CHICAGO - Milwaukeelast week closed on its first commercial paper sale, a $75 million that captured rates of under 1%, in a deal driven by the city's effort to increase its floating-rate exposure and better manage its cash flow for capital spending.
The rate surprised the city's finance officials, who on initial pricing discussions were offering the securities that ranged from 30-day to 270-day maturities in the 1.15% range. The transaction was initially oversubscribed, with 17 firms interested in purchasing all the paper. In filling orders, the city lowered the interest rate to between 0.90% and 0.95% and distributed it among 14 firms that submitted final orders.
"I was amazed. In my 20 years I don't ever remember getting that kind of rate for a maturity up to eight months out. We were elated. Maybe the insurance problems worked the other way for us," said Michael Daun, deputy to city Comptroller Wally Morics, whose office manages Milwaukee'sdebt.
The commercial paper carries a letter of credit from State Street Bank & Trust Co., which carries top short-term ratings. Citi and Loop Capital Markets LLC are the dealers on the paper program. Part of officials' surprise came not just from the strength of investor interest or the better-than-expected rates based on current short-term indexes, but also because of the higher rates in the 1.7% to 1.83% range the city has been paying on its variable-rate demand obligation bonds.
The latest remarketing on the $25 million floating-rate issue from 2005 is today. Bank of America is the remarketing agent on the bonds that have captured rates at its weekly remarketing in line with the Securities Industry and Financial Markets Association index. The bonds carry a standby bond purchase agreement from State Street.
Aside from the surprise for Milwaukee officials, the differential on the interest rates presents a snapshot of how the credit problems stemming from the subprime mortgage market collapse are affecting demand in the short-term municipal market. Market participants attributed the spread between the markets to the absence of enhancement from the monoline bond insurers in CP market.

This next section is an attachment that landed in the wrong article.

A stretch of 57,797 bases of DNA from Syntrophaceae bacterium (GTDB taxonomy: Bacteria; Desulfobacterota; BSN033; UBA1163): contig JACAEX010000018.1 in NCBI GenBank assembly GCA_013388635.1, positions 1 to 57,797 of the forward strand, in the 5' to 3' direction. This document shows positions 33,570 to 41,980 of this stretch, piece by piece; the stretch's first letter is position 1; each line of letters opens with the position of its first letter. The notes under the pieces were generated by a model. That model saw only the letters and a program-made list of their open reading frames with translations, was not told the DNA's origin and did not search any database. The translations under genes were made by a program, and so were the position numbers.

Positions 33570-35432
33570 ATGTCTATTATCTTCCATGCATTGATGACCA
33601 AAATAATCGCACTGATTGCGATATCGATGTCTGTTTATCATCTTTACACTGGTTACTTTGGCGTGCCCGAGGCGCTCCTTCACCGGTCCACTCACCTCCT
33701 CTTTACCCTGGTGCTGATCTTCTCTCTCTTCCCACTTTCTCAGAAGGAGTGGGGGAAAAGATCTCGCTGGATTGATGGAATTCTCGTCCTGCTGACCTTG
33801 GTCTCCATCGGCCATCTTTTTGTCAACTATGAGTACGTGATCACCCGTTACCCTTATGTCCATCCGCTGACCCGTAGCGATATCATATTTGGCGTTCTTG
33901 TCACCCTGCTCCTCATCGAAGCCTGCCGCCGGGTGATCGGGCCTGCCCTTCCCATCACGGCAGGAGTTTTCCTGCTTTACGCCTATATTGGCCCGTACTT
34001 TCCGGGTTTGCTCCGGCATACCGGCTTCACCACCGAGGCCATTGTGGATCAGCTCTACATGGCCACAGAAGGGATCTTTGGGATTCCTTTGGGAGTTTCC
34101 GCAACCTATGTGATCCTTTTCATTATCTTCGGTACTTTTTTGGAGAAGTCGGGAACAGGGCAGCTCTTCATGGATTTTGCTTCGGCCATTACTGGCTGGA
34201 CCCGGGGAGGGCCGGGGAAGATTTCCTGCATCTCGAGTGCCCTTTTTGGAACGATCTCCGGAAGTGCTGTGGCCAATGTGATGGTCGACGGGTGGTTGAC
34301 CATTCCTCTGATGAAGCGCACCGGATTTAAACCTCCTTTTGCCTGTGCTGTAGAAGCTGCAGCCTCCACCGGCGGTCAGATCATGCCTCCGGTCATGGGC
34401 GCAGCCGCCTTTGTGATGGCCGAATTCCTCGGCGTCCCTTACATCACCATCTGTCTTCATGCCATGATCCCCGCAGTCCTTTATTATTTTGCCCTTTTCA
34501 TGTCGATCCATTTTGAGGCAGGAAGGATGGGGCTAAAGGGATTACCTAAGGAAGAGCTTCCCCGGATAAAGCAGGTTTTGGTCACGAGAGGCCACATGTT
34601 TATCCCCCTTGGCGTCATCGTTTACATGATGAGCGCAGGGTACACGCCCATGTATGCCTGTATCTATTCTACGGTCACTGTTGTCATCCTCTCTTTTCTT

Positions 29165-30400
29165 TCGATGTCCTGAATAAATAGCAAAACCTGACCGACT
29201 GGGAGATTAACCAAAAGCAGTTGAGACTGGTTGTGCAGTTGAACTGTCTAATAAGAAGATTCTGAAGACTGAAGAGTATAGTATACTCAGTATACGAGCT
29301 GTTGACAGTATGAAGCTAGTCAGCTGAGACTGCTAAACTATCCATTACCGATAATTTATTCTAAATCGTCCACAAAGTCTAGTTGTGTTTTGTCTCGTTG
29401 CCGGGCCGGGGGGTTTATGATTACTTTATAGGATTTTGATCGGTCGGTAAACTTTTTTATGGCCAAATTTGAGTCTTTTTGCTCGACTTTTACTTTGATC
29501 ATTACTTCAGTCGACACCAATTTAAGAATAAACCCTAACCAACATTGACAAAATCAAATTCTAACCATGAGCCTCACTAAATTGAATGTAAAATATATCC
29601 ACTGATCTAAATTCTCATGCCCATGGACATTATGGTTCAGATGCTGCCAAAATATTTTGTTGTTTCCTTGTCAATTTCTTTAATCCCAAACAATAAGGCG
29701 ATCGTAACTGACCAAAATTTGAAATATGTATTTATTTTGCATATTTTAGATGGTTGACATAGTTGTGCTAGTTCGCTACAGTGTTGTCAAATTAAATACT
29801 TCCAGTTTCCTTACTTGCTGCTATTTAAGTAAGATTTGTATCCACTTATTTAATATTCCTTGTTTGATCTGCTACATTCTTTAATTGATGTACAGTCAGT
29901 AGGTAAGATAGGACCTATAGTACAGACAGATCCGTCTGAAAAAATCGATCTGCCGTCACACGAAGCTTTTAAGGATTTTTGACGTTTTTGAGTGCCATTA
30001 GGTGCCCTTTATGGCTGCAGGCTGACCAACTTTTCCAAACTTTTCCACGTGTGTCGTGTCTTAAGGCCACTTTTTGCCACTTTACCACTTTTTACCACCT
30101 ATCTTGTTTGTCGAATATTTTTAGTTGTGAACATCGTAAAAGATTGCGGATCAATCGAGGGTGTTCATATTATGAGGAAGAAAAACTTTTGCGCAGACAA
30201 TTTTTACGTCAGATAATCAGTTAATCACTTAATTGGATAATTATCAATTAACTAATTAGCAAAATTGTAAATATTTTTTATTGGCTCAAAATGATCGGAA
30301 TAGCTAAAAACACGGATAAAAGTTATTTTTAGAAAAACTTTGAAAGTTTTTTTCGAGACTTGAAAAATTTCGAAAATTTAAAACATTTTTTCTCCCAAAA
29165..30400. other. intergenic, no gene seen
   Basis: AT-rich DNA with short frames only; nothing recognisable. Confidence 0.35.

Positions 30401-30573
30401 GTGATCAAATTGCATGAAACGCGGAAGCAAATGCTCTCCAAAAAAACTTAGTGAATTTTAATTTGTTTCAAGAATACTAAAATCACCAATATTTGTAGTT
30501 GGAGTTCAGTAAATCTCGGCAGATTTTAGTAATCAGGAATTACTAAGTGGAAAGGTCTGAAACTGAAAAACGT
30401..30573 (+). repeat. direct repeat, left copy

Despite the difference in its VRDO and CP rates, Milwaukee hasn't experienced the same struggles in recent weeks as have other issuers holding VRDOs that in some cases have spiked. That's because the city's VRDOs don't carry insurance.
Milwaukee's public debt specialist, Richard Li, had looked at establishing a commercial paper program for the last couple of years as a means to better manage the city's cash flow on its capital program. The city also wants to increase its floating-rate exposure in its overall $700 million general obligation portfolio.
Between the commercial paper issue and the $25 million sale in 2005, Milwaukee has about $100 million of unhedged floating-rate exposure. The commercial paper program has a total authorization of $125 million.
"We've been a traditional fixed-rate issuer for a long time, but want to move towards a 75-25 split," Daun said. "This program also gives us more flexibility to finance our interim needs."
Aside from garnering a favorable interest rate on its initial CP issue, Milwaukee also benefited from securing from State Street a commitment to back up to $150 million of floating-rate debt as part of its planning on the 2005 deal. Officials believe the city would have paid as much as double the 17 basis points it now is paying if it had more recently applied for the bank protection which runs through 2012.
Milwaukee early next month will issue its annual revenue anticipation note sale - about $70 million - and an additional $50 million of fixed-rate GOs in a competitive sale. Finance officials are interested to see how the market receives the bonds, given the city's double-A credit.
In recent years, most winning bidders have opted to purchase insurance on Milwaukee's GOs. The city's GOs are rated AA-plus by Fitch Ratings, Aa2 by Moody's Investors Service, and AA by Standard & Poor's. q